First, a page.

After a two-year break, this year’s TEN-T Days brought together the stakeholders of the Trans-European Networks in Lyon from 28-30 June 2022. Under the new label ‘Connecting Europe Days’, the future of the trans-European networks was discussed for three days. One thing became clear: there is still a lot to do. First and foremost with regard to the capacities in the network as well as in the nodes (railway stations, GVZ and ports). The capacity restrictions in the stations in particular will prove to be a major problem in the future with regard to growth in the rail sector. In Amsterdam, for example, only about 250 passengers can be handled per train, but up to 900 passengers fit into a Eurostar.

To achieve this, however, it is not enough to implement the targets set by the European Commission. Rather, all actors must find pragmatic solutions to improve the flow of rail traffic – including operations – even in the short term. At the same time, the resilience of the existing infrastructure must be improved. Resilience does not mean creating a system in which crises no longer occur, but rather the system must become so agile that crises can be countered with adequate solutions. This can be achieved, for example, through better construction site management or the reactivation of disused railway lines.

In this context, of course, the keyword ERTMS always comes up. Here it became clear how much Germany is lagging behind in a European comparison: While Belgium has already equipped 41% and Italy around 24% of the network with ERTMS, the percentage in Germany is zero. The Netherlands and Switzerland, on the other hand, have almost completely converted their networks.

Participants also agreed that civil society needs to be more aware that consumption is not possible without transport. Therefore, the infrastructure must also be rebuilt in such a way that growth is also possible in the future – after all, the trend is towards more and more mobility.

Another focus was on the decabonisation of European transport. The participants agreed that the transport sector must make an important contribution both to climate protection and to reducing political dependence on fossil fuels. However, this can only succeed if an integrated transport system is created and ports, rail and the energy industry work on common visions and goals.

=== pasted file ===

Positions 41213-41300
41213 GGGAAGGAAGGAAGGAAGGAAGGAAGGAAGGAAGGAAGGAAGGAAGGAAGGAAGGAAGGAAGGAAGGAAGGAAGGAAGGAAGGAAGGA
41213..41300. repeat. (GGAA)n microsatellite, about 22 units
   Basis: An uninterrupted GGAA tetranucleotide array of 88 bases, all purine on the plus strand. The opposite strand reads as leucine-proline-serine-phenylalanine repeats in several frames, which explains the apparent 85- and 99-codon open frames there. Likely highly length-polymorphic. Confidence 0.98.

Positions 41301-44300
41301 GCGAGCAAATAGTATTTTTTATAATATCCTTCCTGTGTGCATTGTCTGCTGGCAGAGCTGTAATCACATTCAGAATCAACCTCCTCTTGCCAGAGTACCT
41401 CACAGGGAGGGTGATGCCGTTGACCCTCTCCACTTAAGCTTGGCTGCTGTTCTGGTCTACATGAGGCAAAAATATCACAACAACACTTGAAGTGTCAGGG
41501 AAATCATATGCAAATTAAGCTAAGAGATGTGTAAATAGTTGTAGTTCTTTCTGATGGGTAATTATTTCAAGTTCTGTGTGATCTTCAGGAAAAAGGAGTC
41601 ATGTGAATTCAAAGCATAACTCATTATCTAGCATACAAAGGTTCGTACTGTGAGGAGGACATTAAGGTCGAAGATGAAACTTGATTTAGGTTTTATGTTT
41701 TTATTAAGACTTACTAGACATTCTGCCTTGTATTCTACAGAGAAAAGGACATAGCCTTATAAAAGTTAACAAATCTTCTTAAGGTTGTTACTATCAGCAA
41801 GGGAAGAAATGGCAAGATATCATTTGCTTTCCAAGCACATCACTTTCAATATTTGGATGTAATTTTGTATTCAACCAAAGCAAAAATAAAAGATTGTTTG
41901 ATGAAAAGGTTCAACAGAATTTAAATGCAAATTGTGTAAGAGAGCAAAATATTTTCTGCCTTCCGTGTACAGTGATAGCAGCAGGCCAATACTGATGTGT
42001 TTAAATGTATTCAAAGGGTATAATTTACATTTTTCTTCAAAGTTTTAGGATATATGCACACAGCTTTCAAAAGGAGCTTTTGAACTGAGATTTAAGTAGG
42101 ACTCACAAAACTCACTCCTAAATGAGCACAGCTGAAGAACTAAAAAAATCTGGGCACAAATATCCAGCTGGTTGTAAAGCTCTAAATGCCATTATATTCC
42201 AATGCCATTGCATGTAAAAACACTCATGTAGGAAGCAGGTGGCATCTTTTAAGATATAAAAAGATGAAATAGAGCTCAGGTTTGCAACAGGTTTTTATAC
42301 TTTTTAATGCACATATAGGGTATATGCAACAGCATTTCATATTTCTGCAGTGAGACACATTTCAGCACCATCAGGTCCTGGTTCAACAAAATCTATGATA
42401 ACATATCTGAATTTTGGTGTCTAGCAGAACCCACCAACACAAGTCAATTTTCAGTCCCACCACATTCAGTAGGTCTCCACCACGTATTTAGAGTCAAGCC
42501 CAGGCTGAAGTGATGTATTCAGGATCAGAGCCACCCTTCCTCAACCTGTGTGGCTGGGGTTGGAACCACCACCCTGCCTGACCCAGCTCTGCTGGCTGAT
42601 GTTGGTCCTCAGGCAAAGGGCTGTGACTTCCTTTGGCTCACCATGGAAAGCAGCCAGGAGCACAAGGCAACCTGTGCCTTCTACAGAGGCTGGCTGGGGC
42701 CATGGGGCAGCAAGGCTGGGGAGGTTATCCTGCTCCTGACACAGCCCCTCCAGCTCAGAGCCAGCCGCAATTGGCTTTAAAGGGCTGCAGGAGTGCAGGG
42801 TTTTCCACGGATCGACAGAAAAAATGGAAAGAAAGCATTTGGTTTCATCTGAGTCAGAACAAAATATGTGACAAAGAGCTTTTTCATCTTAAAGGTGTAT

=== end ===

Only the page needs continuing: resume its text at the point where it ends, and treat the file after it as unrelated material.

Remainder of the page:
Another focus was on the invasion of Ukraine and the Solidarity Lanes implemented by the European Commission with corresponding Action Plan. This is a series of measures to support Ukraine in exporting its agricultural products – mainly also via rail and the Rhine-Danube corridor. Andrei Spinu, Minister for Infrastructure of the Republic of Moldova, explained that about 70 % of the country’s own railway infrastructure is currently used for Ukrainian transit. Therefore, corresponding support from the EU is expected.

Hasit Thankey, Head of Civil Preparedness Unit, NATO, emphasised that it is simply wrong to only fight crises and then carry on as before.  NATO is therefore also thinking about how the railway infrastructure must be redesigned in the future, also in terms of defence capability.

Another panel dealt with the topic of cross-border rail transport. Here, the participants criticised above all the lack of competition in the EU. At the same time, the market entry barriers for new operators and RUs are very high. For example, private rail operators need guarantees from the European Commission, otherwise they will not receive money from the European investment bank for the high investments that have to be made, especially in rolling stock. At the same time, the bureaucratic hurdles in the area of funding are so high that SMEs often look for private equity rather than taking advantage of EU funding. There is no international coordination body for transport in the EU.

Once the hurdles of raising liquidity are overcome, there are still problems with the allocation of train paths, especially in Germany and France, which is mainly due to the low network capacity.